To assess the aerobic capacity, the following cardiovascular, respiratory, and metabolic variables were analyzed: oxygen pulse (PuO2) obtained by the ratio ΔFC/ΔVO2; %HR max; tidal volume and inspiratory capacity ratio (TV/IC peak); VO2 peak, and the relationship between anaerobic threshold of gas exchange and percentage of maximum oxygen consumption predicted according to age (VO2@LA/%VO2 max.pred.).16,19,20

In order to consider the maximum CPET, the child was required to meet three of the following criteria: maximum HR ≥90% of the predicted HR according to age; signs of exhaustion, gaseous exchange ratio (R) of >1.0, and VO2 maximum of ≥85%.14,18 In addition, CPET was discontinued if some of the following intercurrences were identified: request for discontinuation by the child, failure of the monitoring device, pulse oxygenation decrease of ≥4% compared to the resting phase.16,21

The same protocol was used in all children, and a pulmonologist and/or pediatrician was present in the laboratory during the tests, together with the researchers of the study.

Statistical analysis

Sample size (G-Power 3.0.10) was calculated according to VO2 difference of 7.3mL/kg/min14 between groups, showed the need of 22 participants in each group, assuming an alpha error of 0.05 and beta of 0.80.

Numerical variables were compared using Student's t test (normal distribution) or Mann–Whitney test (non-normal distribution). Categorical variables were compared using the chi-square test or Fisher's exact test. The normality of variables was evaluated using the Kolmogorov–Smirnov test.

Regarding the analysis of factors associated with children's aerobic capacity, univariate and multivariate linear regressions were used considering the cardiovascular, respiratory, and metabolic variables related to an individual's aerobic capacity as dependent variables. Variables with statistical (p<0.2) and clinical significance in the univariate regression were included in the multiple linear regression models, excluding collinear variables in the same model. Statistical analyses were performed using the SPSS for Win/v.17.0 program (IBM SPSS Statistics, Somers, NY), and p<0.05 was considered statistically significant.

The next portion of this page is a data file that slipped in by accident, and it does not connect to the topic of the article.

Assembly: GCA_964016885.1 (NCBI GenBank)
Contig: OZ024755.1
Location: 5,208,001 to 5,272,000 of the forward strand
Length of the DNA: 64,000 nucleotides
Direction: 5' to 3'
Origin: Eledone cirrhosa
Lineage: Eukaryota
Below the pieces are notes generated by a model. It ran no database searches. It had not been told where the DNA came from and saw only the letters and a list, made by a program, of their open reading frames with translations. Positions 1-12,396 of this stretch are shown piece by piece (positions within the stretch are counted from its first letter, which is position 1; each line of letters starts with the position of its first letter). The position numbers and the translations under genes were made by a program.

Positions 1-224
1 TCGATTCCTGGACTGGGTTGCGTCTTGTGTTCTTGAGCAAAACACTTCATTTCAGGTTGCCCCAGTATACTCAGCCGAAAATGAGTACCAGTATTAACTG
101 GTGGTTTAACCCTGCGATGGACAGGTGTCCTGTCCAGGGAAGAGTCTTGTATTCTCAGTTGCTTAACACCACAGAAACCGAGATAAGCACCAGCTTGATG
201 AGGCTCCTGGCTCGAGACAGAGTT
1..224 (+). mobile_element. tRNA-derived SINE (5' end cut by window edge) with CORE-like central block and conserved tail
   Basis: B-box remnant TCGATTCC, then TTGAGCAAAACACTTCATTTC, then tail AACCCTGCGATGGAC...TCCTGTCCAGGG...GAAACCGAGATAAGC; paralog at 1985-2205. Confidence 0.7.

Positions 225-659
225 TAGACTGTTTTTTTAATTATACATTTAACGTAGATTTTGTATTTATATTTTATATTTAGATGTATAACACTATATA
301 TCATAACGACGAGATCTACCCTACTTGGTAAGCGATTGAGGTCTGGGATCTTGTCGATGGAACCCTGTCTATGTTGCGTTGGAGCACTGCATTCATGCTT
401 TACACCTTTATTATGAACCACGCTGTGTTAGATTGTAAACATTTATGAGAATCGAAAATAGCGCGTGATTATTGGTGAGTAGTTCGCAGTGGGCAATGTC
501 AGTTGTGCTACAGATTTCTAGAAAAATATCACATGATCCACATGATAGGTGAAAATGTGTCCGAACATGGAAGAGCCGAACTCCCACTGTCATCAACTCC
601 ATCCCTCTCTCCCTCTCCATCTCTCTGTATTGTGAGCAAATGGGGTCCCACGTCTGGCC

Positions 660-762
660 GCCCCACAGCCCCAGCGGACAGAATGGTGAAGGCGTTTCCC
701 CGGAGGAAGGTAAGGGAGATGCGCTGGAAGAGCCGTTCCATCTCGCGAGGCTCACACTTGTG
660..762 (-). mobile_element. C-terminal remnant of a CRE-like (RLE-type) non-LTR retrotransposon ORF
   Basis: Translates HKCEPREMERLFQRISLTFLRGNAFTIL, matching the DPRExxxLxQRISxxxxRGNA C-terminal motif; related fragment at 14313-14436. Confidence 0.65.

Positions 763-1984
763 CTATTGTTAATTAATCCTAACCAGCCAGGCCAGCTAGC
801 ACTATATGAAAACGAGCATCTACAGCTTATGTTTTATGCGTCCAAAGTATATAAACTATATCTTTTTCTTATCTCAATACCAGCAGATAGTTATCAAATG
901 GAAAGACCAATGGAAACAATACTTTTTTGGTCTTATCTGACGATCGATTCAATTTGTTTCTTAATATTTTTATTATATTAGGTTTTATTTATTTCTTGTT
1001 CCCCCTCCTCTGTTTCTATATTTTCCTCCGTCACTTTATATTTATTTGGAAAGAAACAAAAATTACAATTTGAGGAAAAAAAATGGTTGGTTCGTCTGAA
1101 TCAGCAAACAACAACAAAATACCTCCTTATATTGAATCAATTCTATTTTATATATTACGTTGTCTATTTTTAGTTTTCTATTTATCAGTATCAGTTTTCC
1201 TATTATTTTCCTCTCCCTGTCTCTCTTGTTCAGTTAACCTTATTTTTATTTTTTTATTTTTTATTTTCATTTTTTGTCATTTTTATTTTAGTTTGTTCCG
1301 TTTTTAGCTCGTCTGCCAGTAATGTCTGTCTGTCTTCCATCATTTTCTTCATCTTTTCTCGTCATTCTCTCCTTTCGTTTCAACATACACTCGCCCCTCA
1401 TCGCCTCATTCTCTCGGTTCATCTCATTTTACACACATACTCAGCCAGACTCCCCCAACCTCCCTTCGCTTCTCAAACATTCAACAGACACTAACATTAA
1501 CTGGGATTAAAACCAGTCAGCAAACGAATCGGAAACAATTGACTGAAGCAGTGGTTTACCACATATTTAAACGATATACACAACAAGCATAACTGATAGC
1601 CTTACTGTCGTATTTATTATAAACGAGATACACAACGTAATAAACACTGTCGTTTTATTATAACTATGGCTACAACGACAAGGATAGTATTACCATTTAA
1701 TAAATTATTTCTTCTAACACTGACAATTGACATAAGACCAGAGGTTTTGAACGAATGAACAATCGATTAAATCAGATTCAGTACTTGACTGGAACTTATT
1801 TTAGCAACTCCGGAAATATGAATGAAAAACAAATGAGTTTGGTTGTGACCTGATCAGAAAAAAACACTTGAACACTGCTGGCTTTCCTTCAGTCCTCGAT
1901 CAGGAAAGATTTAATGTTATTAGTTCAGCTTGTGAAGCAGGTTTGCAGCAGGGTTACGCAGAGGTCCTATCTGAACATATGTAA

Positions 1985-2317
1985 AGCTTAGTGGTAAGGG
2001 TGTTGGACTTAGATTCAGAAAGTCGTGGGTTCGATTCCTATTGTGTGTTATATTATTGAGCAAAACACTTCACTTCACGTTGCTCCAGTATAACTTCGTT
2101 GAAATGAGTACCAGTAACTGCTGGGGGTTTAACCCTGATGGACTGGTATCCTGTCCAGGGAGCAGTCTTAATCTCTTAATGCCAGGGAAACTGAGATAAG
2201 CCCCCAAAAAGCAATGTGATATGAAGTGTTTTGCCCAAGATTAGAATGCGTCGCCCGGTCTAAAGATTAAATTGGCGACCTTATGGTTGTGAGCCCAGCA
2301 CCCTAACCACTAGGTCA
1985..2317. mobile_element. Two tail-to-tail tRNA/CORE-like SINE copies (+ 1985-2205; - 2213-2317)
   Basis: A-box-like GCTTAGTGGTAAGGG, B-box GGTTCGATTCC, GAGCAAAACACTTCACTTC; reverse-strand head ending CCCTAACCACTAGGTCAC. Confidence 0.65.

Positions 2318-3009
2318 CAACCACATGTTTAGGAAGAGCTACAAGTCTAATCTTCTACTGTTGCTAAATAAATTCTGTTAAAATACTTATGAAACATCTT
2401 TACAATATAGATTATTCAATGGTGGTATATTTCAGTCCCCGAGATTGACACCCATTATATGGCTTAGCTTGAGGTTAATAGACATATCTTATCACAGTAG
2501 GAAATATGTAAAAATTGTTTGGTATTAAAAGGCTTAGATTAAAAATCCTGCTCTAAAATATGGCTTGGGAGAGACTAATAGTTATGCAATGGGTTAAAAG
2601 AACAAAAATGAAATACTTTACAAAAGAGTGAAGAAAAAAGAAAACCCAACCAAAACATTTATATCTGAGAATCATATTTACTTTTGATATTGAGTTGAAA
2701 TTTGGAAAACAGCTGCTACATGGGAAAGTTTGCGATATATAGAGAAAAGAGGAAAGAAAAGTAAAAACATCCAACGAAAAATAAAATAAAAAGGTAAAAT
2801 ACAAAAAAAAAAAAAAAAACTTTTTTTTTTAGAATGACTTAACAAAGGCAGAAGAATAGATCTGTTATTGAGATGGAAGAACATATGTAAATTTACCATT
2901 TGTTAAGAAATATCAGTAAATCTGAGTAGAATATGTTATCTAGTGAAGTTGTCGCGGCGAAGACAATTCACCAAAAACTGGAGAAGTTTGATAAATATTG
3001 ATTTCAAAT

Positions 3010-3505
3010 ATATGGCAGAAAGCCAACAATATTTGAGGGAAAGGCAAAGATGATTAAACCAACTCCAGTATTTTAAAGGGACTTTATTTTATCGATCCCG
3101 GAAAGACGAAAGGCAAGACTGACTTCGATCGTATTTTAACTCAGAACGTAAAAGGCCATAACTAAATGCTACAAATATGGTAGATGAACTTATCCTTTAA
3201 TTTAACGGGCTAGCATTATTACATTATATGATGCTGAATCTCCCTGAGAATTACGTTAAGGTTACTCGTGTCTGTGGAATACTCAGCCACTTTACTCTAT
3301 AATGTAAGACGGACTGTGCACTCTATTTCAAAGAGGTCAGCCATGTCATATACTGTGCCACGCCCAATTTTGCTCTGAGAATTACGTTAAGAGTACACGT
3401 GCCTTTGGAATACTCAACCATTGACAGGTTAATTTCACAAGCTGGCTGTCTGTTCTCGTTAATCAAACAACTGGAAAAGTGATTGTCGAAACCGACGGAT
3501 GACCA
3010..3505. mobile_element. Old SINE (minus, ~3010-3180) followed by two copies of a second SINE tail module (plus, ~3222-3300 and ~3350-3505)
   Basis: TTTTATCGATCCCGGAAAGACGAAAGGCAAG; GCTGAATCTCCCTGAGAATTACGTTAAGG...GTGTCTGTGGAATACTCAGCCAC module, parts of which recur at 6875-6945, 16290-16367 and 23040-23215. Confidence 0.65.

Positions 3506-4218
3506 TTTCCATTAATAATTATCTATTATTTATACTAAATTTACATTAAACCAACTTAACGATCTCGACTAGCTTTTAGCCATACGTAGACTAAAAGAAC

During the study period, 95 preterm children were attended in our outpatient clinic, however 33 (34.7%) of them did not meet inclusion criteria. Then, 62 preterm children were eligible and 34 term children (relatives or preterm children's friends) were invited to the study but at the end of the study 34 preterm and 32 term children finished the exercise test (Fig. 1).

Fig. 1.

Descriptive flowchart of the total sample.


The 22 (35.5%) eligible preterm children (but not included) were compared to 34 included preterm children, and no difference in the demographic and clinical characteristics was observed.

The mean birth weight and gestational age were 3072±609g and 38.5±1.4 weeks in the term group, and 1131±228g and 29.8±2.5 weeks in the preterm group. Clinical and demographic characteristics of both groups were similar, except for the lower Z score height for age and an increased need for hospitalization in the preterm group (Table 1).

Table 1.

Clinical and demographic characteristics of the sample.

  Preterm group (n=34)  Term group (n=32)  p value 
Age (years)a  8.0±1.0  7.9±1.1  0.773 
Female (%)c  17 (50.0%)  14 (43.8%)  0.631 
Baseline weight (kg)a  27.2±6.5  28.4±7.6  0.499 
Z score weight for agea  0.14±1.44  0.43±1.26  0.389 
Height (cm)a  125.7±7.7  128.3±9.2  0.211 
Z score height for agea  −0.35±1.17  0.24±0.96  0.032 
BMI (kg/cm2)a  17.0±2.6  17.0±2.8  0.944 
BMI (Z-score)b  0.44±1.3  0.40±1.2  0.710 
Overweight, n (%)d  8 (23.5%)  4 (12.5%)  0.342 
Obesity, n (%)d  5 (14.7%)  4 (12.5%)  1.000 
Hospitalization after NICU discharge, n (%)d  14 (45.2%)  5 (15.6%)  0.014 
Physical activity (h/week)b  3.3±1.4  3.8±1.5  0.190 

BMI: body mass index.


t student.






Exact Fisher test.

During the CPET, all children reached the maximum speed and grade recommended in the protocol, and in some cases, the speed was also increased meeting all the criteria for the maximum CPET. Despite this, the speed variation of the treadmill was similar between groups (preterm group: 23.5±13.5% vs. term: 26.0±9.6%, p=0.312). All children presented sinus rhythm on the electrocardiogram from the beginning until the recovery phase.

Aerobic pattern was similar between groups according to cardiovascular, respiratory, and metabolic variables, as described in Table 2.

Table 2.

Cardiovascular, respiratory, and metabolic variables.

  Preterm group (n=34)  Term group (n=32)  p value 
PuO2 (mL/bpm)a  6.0±1.4  6.2±1.4  0.535 
%HR maxb  87.9±4.1  86.1±5.9  0.244 
TV/IC peak (L)b  0.615±0.146  0.592±0.131  0.735 
VO2 peak (mL/min)a  1085±273  1102±277  0.798 
VO2 peak (mL/kg/min)a  40.4±6.5  39.5±6.4  0.541 
VO2@LA/%VO2 max.pred. (%)a  67.8±18.1  69.0±10.7  0.738 

PuO2: oxygen pulse, expressed by the VO2/HR ratio; HR: heart rate; %HR max: percentage of maximum heart rate of age; TV: tidal volume; IC: inspiratory capacity; VO2 peak: maximal oxygen uptake; VO2@LA: VO2 at anaerobic threshold; %VO2 max.pred.: percentage of predicted VO2 max. p value:


t student.